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About Startl | Startl - 30 views

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    About Startl Accelerating the process of innovation. Changing the future of learning To realize the promise of learner-centered education, we must create pathways by which sound, innovative, technology-based products and services can evolve, mature and get to market at lower costs. Startl™ is a new social enterprise dedicated to supporting the innovation of effective, affordable, and accessible learning products. Startl's focus is creating the conditions for success that let innovators create and capitalize products that truly help learners learn."
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Education Futures - The role of teachers in Education 3.0 - 0 views

  • Download-style education fails when we try to provide students with knowledge and skills that will enable them to lead in a future that is very different from what exists today –and, in a future that defies human imagination.
  • Teaching in Education 3.0 requires a new form of co-constructivism that provides meaningful extensions to Dewey, Vygotsky and Freire, while building the future.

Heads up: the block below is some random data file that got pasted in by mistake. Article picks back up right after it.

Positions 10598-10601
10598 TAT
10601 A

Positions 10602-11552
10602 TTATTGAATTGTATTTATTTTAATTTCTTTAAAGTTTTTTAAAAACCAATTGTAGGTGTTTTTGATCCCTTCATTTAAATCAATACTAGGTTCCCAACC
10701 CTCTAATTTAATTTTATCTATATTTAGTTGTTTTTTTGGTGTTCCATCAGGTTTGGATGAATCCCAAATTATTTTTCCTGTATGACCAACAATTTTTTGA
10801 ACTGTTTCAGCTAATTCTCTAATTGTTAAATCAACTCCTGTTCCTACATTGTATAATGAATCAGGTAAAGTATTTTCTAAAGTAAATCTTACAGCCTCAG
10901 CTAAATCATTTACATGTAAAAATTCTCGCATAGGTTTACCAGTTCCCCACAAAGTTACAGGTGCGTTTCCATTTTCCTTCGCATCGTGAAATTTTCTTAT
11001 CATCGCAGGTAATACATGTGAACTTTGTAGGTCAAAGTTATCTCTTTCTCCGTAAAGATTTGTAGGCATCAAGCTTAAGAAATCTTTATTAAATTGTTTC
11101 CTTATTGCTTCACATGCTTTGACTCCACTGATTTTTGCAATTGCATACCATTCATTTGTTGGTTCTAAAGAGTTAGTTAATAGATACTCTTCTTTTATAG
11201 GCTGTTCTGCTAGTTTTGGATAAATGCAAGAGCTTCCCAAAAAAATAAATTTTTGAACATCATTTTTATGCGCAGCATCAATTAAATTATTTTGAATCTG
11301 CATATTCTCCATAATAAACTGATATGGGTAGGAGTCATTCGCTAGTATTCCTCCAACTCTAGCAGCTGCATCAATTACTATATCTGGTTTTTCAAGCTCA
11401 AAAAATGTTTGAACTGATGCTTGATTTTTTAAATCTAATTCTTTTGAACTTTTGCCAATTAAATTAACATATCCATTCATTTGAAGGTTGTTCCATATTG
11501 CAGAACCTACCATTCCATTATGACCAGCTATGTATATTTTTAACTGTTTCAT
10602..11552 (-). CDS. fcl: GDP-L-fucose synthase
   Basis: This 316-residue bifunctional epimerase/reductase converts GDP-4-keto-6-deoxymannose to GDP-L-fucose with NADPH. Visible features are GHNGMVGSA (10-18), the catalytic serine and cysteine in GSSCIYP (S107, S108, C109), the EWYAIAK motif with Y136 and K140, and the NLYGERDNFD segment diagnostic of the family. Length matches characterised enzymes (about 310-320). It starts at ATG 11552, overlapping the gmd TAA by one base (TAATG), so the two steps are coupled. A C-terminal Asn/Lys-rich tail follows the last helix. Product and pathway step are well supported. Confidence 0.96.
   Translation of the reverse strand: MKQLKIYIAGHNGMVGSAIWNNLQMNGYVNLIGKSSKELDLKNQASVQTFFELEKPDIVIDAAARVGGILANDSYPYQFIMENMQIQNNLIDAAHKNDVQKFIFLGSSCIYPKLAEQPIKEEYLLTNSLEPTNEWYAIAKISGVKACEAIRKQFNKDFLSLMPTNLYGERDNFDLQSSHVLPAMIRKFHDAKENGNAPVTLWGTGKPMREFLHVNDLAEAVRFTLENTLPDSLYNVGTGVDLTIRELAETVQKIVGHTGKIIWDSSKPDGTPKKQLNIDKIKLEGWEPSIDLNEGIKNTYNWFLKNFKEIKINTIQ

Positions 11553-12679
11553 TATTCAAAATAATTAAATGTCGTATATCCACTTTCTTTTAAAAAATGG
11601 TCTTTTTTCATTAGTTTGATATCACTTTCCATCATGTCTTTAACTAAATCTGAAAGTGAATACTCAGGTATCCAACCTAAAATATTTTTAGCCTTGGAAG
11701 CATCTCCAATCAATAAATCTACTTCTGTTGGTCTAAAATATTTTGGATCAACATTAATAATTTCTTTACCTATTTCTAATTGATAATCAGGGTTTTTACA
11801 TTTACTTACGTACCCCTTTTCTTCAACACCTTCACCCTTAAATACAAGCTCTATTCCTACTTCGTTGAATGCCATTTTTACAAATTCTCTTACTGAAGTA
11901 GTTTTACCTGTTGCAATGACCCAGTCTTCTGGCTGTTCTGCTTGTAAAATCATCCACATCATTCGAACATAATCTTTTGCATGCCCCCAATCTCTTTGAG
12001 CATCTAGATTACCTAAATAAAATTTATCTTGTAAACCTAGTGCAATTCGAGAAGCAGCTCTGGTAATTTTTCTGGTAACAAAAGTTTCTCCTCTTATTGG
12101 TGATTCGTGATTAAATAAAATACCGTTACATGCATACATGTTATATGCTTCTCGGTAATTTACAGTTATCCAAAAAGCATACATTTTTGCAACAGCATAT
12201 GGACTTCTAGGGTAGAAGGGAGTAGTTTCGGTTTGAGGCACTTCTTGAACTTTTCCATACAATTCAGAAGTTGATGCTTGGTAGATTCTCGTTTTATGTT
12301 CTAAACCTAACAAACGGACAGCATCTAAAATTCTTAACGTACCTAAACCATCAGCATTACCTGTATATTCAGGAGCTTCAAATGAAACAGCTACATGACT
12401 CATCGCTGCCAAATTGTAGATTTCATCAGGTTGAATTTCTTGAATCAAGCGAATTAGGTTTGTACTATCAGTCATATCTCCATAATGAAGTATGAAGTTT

• Specifically, teaching in Education 3.0 necessitates a Leapfrog approach with: Adults who are eager to imagine, create and innovate with kids Kids and adults who want to learn more about each other Kids and adults who partner to collaborate in teaching to and learning from each other Kids who work at creative tasks that mirror the innovation workforce An understanding that kids need to contribute to all economic levels, and with better distribution of effort than in the past
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  • The future that kids and adults co-create can provide the emerging knowledge/innovation economy a boost, greatly enhancing human capital and potentials. How would you teach, learn, and create in Education 3.0? ShareThis
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    The future that kids and adults co-create can provide the emerging knowledge/innovation economy a boost, greatly enhancing human capital and potentials. How would you teach, learn, and create in Education 3.0?
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Project Tomorrow - 1 views

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    Project Tomorrow is a national, education nonprofit organization. Our vision is to insure that today's students are well prepared to be tomorrow's innovators, leaders and engaged citizens of the world. We believe that by supporting the innovative uses of science, math and technology innovative in our K-12 schools and communities, students will develop the critical thinking, problem solving and creativity skills needed to compete and thrive in the 21st century